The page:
Monday, December 19, 2011

Pale Fire: A Novel I Can't Tell You About

I am nearly finished with Vladimir Nabokov's 1962 novel Pale Fire, and I will admit now that about 70 pages back I stopped thinking about this book as a puzzle to be "solved." This is my third time with this book and while I think this is the best read I've managed to give it so far, I still must throw up my hands and surrender to the author. I don't know what's going on here, not quite. I have my suspicions about Kinbote and Shade, of course, and I naturally suspect that the whole of the book is Nabokov talking about Nabokov (because--and let's be honest--when is Nabokov not talking about Nabokov?), but really I can't do any better than suspicions and vague ideas about the possible "reality" upon which the telling is based. And I'm fine with that, because it's been a splendid ride. Nabokov shakes your head up in a way nothing else can. If nothing else, I'm no longer angry at old Vladimir for being so much smarter than I am.

Because old V is so much smarter than I am, I find that I can't really say anything worth reading about Pale Fire. I recommend it to everyone but don't come running to me with your questions about it. Five minutes with Google will gain you far more scholarship than I can pretend to offer. Not just because Pale Fire is a book that's smarter than this reader, but also because, I'm coming to realize, I don't actually know how to talk about reading.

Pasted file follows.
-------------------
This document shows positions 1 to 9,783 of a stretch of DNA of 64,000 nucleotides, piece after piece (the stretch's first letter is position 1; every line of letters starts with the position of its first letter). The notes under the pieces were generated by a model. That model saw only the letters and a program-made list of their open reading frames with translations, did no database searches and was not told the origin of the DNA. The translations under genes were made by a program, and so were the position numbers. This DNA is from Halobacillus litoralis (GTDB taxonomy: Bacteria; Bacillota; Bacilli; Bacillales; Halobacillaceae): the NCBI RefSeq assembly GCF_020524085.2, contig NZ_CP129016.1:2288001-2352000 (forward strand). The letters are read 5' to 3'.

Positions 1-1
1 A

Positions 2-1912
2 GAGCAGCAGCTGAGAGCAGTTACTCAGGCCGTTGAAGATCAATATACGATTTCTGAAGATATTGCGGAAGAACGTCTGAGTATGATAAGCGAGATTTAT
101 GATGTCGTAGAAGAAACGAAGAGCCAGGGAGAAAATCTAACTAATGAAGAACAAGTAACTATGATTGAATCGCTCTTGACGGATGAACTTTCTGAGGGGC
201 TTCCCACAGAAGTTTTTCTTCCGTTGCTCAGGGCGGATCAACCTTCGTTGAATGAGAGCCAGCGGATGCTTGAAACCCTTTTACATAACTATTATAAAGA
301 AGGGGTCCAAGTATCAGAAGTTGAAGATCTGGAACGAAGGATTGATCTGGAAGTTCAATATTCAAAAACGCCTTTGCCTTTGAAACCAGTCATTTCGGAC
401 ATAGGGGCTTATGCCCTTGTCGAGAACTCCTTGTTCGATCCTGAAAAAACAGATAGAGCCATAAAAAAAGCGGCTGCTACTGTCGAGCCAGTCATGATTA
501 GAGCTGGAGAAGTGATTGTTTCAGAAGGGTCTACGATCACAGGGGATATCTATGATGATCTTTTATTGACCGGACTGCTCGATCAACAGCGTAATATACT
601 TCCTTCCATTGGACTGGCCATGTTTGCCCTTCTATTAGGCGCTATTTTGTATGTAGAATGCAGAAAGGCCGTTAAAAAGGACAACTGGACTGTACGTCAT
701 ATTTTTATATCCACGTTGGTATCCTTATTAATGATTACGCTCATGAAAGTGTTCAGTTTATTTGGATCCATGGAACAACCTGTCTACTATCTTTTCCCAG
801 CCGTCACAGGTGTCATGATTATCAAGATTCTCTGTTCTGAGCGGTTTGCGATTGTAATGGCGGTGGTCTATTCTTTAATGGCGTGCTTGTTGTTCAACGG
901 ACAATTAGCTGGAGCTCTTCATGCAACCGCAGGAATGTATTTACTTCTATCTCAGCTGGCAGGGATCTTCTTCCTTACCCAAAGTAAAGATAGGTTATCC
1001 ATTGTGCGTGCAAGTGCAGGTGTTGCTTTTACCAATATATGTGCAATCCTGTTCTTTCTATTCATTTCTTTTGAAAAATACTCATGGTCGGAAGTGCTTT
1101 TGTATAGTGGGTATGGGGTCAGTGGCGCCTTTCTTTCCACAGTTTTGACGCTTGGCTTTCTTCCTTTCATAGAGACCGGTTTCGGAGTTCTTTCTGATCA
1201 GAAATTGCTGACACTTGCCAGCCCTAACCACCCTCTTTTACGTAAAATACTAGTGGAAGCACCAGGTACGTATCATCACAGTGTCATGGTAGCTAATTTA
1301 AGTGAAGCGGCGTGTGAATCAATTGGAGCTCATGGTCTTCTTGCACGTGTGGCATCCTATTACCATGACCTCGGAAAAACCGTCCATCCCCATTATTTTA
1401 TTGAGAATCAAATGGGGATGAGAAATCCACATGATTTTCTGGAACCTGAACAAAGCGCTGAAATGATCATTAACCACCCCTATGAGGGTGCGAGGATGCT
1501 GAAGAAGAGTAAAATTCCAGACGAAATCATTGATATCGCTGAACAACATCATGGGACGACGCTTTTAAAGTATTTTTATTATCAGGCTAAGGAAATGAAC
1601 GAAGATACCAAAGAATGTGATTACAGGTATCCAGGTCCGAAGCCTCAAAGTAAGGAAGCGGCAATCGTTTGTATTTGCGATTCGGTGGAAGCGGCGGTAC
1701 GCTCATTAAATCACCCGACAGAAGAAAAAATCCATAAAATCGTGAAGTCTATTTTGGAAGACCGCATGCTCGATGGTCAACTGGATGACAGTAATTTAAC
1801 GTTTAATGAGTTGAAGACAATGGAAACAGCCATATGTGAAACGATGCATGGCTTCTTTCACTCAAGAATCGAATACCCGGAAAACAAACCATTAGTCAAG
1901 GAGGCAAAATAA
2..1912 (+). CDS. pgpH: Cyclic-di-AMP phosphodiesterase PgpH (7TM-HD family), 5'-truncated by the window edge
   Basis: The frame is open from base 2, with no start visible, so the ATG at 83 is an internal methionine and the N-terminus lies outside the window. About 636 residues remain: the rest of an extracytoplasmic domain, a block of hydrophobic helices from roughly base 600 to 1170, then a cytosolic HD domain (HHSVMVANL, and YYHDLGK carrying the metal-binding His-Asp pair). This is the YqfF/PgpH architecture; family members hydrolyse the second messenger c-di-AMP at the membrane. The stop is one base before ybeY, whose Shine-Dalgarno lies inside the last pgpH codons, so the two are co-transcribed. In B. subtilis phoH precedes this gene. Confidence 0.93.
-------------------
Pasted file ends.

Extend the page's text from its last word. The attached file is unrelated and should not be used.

I'm a far brighter person when I sit down to write fiction than I am when I sit down to write about fiction. I think I'm at my absolute best--intellectually, that is--when I am writing a story. This weekend I did a lot of work on my piece for the Literary Lab's "Variations on a Theme" anthology, and there are passages of shining brilliance there that I'll never equal in writing outside of a story. I'm good at fiction. I'm not so good at this, what I'm doing now: talking about fiction.

But I can write well enough to say that even though Vladimir Nabokov's Pale Fire might leave you as baffled as it leaves me, you should get yourself a copy of it and read the damned thing. It's short, it's funny as hell, it will make you think in ways you probably don't usually think, and it's full of surprises and pathos and no, I don't remember how it ends (I have 40 or so pages to go) but good readers don't read for the endings, they read for the experience of having been in contact with the narrative. Or whatever. I don't know why good readers read, but it has nothing to do with discovering how the plot works out. Note that I use the phrase "good readers" to mean "people like me." I make no apology for that.

Anyway, there's this from page 272 of the Vintage trade paper edition:

If I correctly understand this succinct observation, our poet suggests here that human life is but a series of footnotes to a vast obscure unfinished masterpiece.

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